The Oscar Quest: Best Supporting Actress – 1975
1975 is a pretty basic Academy year. No need to get complicated with it.
One Flew over the Cuckoo’s Nest wins Best Picture, Best Actor for Jack Nicholson (talked about here), Best Actress for Louise Fletcher (talked about here), and Best Director for Milos Forman (talked about here). All are great in their own way, though I didn’t think Best Director was absolutely necessary, even though it makes sense. And Best Supporting Actor was George Burns for The Sunshine Boys (talked about here). Great veteran Oscar.
So that leaves this category. Whoa, is it weak. Really weak. Fortunately, they made the best decision, so it worked out.
BEST SUPPORTING ACTRESS – 1975
And the nominees were…
Ronee Blakley, Nashville
Lee Grant, Shampoo
Sylvia Miles, Farewell, My Lovely
Lily Tomlin, Nashville
Brenda Vaccaro, Jacqueline Susann’s Once Is Not Enough
Blakley — Nashville is perhaps Robert Altman’s best film, in that it’s the perfect example of the type of films he made.
There’s really no way to explain the entire plot of the film, since it’s largely plotless. It takes place over five days leading up to a political rally. And we follow a bunch of people (like, over twenty) throughout those five days. I’m only gonna deal with the specific performances nominated, because there’s just too much to talk about otherwise (and the film is essential, so you just need to see it).
Ronee Blakley plays a beloved country singer, who is the biggest singer in country music, but is also really emotionally fragile and messed up. We first see her, fresh off a nervous breakdown, performing. Then she gets heat stroke and is hospitalized again. And in the hospital, she has a fight with her husband, which sends her teetering toward another breakdown, which starts to manifest during another performance later on in the film, where she starts rambling on stage. And then the next day she goes on at the big convention, and is shot by dude in the crowd.
Blakley is fine in the role. I wouldn’t vote for her, but I’m sure some people would. To me, she and Tomlin split votes, so they cancel each other out.
Grant — Lee Grant is one of those actresses who was probably going to win one of these eventually. This was the perfect scenario for her, since she was really the only person to vote for.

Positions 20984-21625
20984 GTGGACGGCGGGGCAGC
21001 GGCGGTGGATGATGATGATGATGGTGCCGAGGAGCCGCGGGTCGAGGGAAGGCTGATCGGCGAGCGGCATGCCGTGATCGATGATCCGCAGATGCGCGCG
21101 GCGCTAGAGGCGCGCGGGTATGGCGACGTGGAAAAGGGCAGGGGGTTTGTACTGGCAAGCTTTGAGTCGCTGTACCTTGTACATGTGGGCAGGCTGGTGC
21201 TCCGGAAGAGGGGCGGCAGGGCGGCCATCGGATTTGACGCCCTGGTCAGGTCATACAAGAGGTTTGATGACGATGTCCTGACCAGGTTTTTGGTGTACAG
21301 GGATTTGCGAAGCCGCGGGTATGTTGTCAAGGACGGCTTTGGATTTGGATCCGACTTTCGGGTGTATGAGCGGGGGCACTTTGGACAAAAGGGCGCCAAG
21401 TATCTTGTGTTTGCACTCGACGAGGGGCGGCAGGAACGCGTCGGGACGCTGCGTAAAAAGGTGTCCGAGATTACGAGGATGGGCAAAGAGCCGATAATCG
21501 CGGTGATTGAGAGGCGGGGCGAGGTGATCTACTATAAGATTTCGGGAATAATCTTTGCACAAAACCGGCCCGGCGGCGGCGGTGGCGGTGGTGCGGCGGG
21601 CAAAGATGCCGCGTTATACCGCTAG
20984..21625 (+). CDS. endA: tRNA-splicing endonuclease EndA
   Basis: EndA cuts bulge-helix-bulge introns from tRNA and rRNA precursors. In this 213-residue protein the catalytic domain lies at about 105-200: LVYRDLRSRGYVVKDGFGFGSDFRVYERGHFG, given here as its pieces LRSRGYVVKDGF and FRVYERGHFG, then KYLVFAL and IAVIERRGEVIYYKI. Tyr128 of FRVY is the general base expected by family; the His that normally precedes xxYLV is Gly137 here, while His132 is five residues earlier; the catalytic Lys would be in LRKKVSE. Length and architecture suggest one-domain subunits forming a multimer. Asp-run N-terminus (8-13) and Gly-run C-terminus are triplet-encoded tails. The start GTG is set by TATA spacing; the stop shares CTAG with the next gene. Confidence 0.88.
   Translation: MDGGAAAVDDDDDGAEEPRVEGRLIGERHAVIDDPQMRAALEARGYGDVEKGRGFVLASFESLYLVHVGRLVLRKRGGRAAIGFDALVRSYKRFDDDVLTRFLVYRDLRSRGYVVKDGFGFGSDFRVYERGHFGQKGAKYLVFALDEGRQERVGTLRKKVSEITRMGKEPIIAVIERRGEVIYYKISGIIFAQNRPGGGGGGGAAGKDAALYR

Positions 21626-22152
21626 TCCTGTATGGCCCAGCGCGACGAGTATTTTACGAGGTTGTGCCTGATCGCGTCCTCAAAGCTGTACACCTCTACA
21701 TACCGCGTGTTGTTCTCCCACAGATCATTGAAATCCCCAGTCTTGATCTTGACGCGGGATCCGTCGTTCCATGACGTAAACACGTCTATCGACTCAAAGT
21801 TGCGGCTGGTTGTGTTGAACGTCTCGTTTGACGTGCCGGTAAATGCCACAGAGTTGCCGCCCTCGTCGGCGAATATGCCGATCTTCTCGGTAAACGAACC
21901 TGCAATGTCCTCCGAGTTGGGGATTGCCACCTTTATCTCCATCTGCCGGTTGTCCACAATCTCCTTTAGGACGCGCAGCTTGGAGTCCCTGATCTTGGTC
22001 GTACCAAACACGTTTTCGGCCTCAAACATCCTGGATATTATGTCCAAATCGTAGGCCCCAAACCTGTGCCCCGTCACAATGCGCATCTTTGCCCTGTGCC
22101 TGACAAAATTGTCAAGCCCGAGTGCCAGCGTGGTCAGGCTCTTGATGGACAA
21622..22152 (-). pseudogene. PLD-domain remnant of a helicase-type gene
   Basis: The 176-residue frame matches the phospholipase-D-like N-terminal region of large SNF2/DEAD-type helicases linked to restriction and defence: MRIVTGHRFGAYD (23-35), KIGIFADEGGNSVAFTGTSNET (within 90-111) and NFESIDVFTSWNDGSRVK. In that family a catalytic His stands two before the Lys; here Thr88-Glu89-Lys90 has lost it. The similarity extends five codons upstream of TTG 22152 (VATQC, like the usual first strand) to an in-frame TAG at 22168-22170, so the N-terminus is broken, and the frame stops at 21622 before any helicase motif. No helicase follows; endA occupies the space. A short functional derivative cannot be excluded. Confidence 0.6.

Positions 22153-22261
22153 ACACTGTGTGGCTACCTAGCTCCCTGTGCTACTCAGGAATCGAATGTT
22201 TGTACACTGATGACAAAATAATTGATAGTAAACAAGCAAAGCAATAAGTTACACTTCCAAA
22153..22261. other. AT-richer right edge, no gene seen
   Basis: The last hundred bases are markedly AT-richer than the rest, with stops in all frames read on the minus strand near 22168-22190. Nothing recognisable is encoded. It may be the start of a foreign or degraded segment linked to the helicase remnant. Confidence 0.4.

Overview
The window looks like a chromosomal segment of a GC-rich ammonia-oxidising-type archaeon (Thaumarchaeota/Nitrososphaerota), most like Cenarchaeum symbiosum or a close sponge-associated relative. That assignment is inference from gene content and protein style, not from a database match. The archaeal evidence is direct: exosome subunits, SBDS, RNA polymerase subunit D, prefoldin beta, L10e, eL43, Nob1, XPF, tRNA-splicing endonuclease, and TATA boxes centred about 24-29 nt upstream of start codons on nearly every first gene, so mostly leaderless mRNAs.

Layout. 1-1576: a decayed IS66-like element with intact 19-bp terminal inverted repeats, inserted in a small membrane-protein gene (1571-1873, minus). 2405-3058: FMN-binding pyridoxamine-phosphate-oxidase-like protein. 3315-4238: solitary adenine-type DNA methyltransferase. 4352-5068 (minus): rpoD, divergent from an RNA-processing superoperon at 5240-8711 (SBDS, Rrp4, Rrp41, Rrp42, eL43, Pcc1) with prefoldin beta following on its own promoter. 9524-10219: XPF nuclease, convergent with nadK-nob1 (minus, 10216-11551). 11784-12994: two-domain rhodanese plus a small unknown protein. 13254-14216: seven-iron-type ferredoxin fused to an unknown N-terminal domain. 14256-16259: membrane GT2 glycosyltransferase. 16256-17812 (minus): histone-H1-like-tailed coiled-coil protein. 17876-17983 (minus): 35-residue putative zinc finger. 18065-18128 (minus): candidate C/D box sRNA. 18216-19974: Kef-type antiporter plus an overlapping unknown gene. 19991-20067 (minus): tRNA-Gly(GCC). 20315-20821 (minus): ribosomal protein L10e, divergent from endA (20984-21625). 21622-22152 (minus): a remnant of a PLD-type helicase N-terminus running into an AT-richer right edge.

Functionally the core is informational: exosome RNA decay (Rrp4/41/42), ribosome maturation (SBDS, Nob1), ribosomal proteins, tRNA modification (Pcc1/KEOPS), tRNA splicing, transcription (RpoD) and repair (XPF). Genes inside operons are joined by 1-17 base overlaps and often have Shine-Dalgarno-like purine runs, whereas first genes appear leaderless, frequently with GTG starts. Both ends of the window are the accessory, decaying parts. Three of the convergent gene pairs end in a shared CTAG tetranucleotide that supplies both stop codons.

Shampoo is a film about Warren Beatty as a hairdresser who is sleeping with a bunch of women. He’s dating Goldie Hawn, but also sleeping with Lee Grant, who is Jack Warden’s wife. And Warden’s mistress is Julie Christie, who is Beatty’s ex-girlfriend. And Beatty is trying to get funding for his salon from Warden, and — well, a lot of interesting things happen.
Lee Grant is Warden’s wife, and she’s having an affair with Beatty. And she is really good in this film. She does a really good job with it. In another year, she probably wouldn’t win, since the role might not be substantial enough for a win, but in this category — it’s good enough to vote for her. It’s really, really weak. And I know they’d have given her one some other time, so I’m just gonna vote for her here and get it over with. This category is terrible.
Miles — Farewell, My Lovely is based on the great Raymond Chandler novel with Philip Marlowe. It starts with him encountering this big, hulking dude in a bar as he’s looking for his old girlfriend. And Marlowe, if you read the books, is a very passive hero. He just takes things as they come. And he ends up agreeing to help this dude, and goes about it, and gets embroiled in a whole weird series of things that all end up coming around and being related — it’s a pulp detective novel.